The 1980s saw one of the worst humanitarian disasters of the twentieth century. In 1984, famine in Ethiopia left over one million people dead and a further eight million at risk of starvation (source BBC).
As governments and individuals were concentrating their efforts on emergency relief following the Live Aid appeal, a group of friends from Buckinghamshire who were determined to provide long-term practical assistance began a ground-breaking project, to help the people of East Africa escape the cycle of poverty and rebuild their lives.
In response to the vivid reports of the famine, brought to public attention by journalist Michael Buerk, Ken Nunn – a local solicitor, called a meeting which was attended by 30 people from churches and the local community. A committee was formed, with Ken Nunn as Chairman and local businessman John Boughton offered space in his premises in Little Chalfont. This became Workaid’s first workshop. After much preparation and hard work, Workaid officially opened for business in April 1986 and formally registered as a charity soon after.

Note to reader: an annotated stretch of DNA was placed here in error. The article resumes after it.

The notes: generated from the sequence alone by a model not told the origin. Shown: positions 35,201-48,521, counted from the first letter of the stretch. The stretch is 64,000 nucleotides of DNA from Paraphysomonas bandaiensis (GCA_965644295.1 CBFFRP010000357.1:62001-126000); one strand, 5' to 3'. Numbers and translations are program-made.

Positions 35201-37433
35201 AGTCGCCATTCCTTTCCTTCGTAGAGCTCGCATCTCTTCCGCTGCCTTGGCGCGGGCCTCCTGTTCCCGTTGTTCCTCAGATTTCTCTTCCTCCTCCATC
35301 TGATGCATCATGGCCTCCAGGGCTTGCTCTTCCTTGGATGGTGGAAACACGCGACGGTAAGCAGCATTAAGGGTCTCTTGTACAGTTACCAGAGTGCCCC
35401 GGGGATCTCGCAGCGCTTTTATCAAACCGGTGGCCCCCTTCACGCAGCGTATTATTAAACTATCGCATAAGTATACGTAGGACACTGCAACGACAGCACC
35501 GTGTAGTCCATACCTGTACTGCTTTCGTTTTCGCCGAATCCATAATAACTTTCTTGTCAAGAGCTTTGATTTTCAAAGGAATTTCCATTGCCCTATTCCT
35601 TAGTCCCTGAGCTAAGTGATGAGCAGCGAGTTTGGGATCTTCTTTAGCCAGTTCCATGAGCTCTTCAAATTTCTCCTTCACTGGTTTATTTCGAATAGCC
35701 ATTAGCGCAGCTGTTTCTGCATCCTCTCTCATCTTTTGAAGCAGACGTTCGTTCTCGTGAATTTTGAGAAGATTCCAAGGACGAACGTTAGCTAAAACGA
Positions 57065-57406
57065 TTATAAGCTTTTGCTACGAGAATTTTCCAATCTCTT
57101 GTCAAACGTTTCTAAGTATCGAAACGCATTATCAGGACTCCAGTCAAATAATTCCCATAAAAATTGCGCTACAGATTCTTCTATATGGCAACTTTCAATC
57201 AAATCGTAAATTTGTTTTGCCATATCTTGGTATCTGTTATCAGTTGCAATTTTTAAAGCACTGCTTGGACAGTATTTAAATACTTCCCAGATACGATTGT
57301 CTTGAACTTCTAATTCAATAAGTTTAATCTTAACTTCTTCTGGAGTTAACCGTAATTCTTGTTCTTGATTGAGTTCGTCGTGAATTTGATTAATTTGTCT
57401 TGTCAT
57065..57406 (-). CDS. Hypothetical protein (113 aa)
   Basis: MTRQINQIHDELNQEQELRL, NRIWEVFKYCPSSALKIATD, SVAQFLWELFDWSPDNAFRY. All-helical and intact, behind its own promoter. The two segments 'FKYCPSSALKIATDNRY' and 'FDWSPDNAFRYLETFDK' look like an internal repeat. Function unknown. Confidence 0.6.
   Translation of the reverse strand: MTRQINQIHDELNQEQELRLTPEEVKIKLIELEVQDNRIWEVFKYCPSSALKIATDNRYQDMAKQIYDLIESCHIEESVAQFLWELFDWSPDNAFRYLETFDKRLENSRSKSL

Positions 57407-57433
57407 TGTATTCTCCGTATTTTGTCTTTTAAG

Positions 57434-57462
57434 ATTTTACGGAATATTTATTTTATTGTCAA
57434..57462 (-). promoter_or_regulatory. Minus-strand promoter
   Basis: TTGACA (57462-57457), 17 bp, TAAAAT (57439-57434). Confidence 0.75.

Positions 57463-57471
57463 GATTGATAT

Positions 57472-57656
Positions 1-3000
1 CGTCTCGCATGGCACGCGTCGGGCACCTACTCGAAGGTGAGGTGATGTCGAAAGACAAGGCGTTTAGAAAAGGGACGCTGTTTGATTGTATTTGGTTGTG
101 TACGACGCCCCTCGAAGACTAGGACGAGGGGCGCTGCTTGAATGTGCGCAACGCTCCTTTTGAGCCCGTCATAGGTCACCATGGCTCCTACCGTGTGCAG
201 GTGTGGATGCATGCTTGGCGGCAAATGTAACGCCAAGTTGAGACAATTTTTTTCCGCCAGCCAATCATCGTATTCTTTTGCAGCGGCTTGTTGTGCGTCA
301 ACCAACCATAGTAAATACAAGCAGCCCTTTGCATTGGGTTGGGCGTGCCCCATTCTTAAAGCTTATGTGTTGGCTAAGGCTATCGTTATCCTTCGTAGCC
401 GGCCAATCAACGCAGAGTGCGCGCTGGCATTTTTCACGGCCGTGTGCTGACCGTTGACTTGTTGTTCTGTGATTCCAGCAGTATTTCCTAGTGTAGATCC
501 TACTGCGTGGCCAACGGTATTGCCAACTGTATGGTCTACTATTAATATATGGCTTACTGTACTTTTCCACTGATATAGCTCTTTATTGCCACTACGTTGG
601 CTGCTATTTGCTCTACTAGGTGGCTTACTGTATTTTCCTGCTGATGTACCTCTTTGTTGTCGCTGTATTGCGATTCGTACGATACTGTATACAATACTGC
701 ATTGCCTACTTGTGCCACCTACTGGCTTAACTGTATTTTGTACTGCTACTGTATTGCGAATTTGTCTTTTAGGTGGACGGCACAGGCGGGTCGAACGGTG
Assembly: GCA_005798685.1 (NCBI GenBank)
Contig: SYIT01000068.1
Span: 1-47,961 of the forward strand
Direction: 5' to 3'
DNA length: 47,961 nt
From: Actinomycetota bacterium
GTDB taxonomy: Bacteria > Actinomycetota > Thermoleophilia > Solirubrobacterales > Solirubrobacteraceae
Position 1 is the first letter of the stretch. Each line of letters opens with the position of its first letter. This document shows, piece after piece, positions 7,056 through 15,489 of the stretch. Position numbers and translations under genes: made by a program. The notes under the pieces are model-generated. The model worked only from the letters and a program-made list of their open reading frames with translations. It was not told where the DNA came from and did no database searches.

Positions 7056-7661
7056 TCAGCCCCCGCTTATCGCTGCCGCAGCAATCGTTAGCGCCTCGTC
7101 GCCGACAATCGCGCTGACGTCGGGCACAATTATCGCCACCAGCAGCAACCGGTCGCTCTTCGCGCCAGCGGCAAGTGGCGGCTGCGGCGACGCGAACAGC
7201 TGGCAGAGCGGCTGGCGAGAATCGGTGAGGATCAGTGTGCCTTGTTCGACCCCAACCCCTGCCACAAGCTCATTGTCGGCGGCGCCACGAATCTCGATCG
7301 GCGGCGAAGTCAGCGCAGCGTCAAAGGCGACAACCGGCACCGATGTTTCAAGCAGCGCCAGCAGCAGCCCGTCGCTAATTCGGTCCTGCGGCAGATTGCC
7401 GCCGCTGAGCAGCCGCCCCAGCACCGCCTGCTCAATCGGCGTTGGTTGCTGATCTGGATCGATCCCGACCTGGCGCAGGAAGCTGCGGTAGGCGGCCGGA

This very first group of volunteers set to refurbishing donated tools and equipment. These were then sent to projects where vulnerable people in East Africa could learn trade skills, grow crops and produce goods for sale in order to earn a living.
As more volunteers joined the team and the supply of tools and equipment increased, Workaid soon outgrew the premises in Little Chalfont. Fortunately, they were offered a hut at the Free Church in Amersham from which they then moved to a unit generously loaned by GE Healthcare, also in Amersham.
Today, Workaid operates from the Old Boot Factory in Chesham, Buckinghamshire with an enthusiastic team of over 200 workshop volunteers and local collectors around the country. Each year, the team receives hundreds of applications for tools and equipment from groups.
We seek to fulfil as many as possible, but are constantly in need of more volunteers, donations of tools, equipment and funding to enable us to continue helping thousands of people to escape the cycle of poverty.
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